Gov. Edwards Vetoes Slate of Anti-LGBTQ Bills

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Gov. John Bel Edwards has vetoed three anti-LGBTQ bills, saying they were discriminatory and represented a “vicious culture war.”

Late last week, Edwards vetoed a version of Florida’s so-called “Don’t Say Gay” law (HB 466), the “Stop Harming Our Kids Act” (HB 648), which would have banned gender-affirming care for transgender children, and the “Given Name Act” (HB 81), which would required school employees to use only the name and pronouns on a student’s birth certificate without written permission from a parent or guardian.

“We sincerely thank Gov. Bel Edwards for rejecting these shameful, mean-spirited bills targeting LGBTQ+ youth, ” said HRC Legislative Counsel Courtnay Avant in a statement. “These bills are nothing but a desperate and cruel effort by extremist politicians in Louisiana to stigmatize, marginalize, and erase the LGBTQ+ community, particularly transgender youth. In contrast, Gov. Bel Edwards heard the voices of transgender kids, their families, teachers, and medical experts and chose to treat transgender children with dignity and respect. We strongly urge the Louisiana legislature to uphold the governor’s veto and stop these discriminatory attacks on vulnerable children.”

HB 81 – the “Given Name Act”

In his veto letter, Gov. Edwards noted that HB 81 “is yet another example of a string of discriminatory bills being pushed by extreme groups around the country under the guise of religious freedom.” That aside, the bill “is fraught with serious, practical implementation issues,” Edwards said.

Edwards noted that under the bill, every child under the age of 18 who uses a nickname would have to get written permission from their parents before they could use that nickname at school. However, public school children who are over 18 would not have to get such permission. Furthermore, the bill did not apply to private schools. “Are the same religious freedom protections for public school employees this bill alleges to address not extended to employees at private schools?” Edwards asked.

HB 466 – “Don’t Say Gay”

This is the second time the Legislature attempted to pass a version of Florida’s so-called “Don’t Say Gay” law. Last year, the bill died in committee. This session, HB 466 would have banned teachers, school employees, or “other presenters” from discussing their own sexual orientation or gender identity, using pronouns for a student different from those on the student’s birth certificate without written permission from the student’s parents, or “covering the topics of sexual orientation or gender identity in any classroom discussion,” as well as  during extracurricular activities.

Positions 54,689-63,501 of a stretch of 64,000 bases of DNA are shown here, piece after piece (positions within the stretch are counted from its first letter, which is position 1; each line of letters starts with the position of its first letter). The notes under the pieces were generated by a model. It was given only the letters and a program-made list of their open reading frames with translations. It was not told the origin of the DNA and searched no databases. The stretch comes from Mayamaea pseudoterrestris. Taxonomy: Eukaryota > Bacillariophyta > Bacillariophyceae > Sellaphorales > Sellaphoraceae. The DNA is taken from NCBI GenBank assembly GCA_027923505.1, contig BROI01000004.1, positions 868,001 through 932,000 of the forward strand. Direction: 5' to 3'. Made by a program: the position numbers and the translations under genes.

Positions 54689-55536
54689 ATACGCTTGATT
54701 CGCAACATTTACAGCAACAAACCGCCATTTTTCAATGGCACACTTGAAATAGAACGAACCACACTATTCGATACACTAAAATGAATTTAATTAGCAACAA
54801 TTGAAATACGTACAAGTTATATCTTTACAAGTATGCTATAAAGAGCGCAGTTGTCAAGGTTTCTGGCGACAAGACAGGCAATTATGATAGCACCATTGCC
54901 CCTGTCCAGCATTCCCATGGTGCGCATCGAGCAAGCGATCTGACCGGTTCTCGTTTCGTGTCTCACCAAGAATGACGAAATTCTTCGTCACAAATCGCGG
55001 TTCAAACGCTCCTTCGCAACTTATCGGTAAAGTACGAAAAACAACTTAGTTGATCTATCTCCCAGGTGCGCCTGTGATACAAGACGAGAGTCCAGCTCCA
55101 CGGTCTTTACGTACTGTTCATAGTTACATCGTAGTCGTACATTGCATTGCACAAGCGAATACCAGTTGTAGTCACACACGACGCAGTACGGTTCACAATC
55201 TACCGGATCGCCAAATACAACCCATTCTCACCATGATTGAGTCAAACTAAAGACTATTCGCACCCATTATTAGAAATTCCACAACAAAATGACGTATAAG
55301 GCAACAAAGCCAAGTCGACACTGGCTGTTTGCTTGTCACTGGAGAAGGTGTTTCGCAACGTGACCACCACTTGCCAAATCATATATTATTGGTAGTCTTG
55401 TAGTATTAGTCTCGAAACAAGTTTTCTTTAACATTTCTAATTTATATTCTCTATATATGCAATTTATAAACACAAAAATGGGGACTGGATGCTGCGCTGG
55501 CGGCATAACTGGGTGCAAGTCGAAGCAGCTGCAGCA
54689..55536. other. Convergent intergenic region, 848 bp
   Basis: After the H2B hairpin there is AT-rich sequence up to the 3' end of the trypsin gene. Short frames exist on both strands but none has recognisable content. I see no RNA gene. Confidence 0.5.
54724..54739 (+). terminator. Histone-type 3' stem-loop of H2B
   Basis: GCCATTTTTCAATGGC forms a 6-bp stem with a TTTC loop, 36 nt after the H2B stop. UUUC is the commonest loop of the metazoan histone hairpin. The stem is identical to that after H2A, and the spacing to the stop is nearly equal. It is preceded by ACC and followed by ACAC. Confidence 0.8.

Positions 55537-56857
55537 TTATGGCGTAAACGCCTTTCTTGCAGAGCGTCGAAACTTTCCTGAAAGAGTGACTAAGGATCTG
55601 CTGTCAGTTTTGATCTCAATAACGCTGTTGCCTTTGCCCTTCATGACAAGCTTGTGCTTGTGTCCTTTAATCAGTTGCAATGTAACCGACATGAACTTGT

“This bill unfairly places vulnerable children at the front lines of a vicious culture war,” Edwards said in his veto letter. “Further, the language would lead to absurd consequences. As passed, the mere mention of one’s spouse who happens to be the same gender could cause the school employee or presenter to run afoul of the law without ill intentions…” Edwards notes that this bill would have prevented educators from teaching the Supreme Court’s Oberfell v. Hodges decision, as well as sections of the Bible, which was just authorized as a course of instruction in Louisiana.

“Transgender children require our compassion and our help, no matter our differences,” Gov. Edwards said. “We may not always understand each other, but we cannot ignore our fellow citizens’ basic humanity. It is the duty of our schools to create an environment that fosters and supports all of the children of our state, to help them succeed academically and professionally.” Edwards went on to quote a previous veto from another session, saying, “the real harm of this bill is that it would set as the policy of the State of Louisiana that there is something wrong with these children and that they should be treated differently from whom they really are.”

HB 648 – “Stop Harming Our Kids Act”

In his veto letter addressing the proposed ban on gender-affirming care for Louisiana’s transgender children, Gov. Edwards calls the name of the bill – the “Stop Harming Our Kids Act,” “ironic,” saying “that is precisely what it does.

“This bill denies healthcare to a very small, unique, and vulnerable group of children,” Edwards said. “It forces children currently stabilized on medication to treat a legitimate healthcare diagnosis to stop taking it. It threatens the professional licensure of the limited number of specialists who treat the healthcare needs of these children. It takes away parental rights to work with a physician to make important healthcare decisions for children experiencing a gender crisis that could quite literally save their lives. And, without doubt, it is part of a targeted assault on children that the bill itself deems not “normal.””

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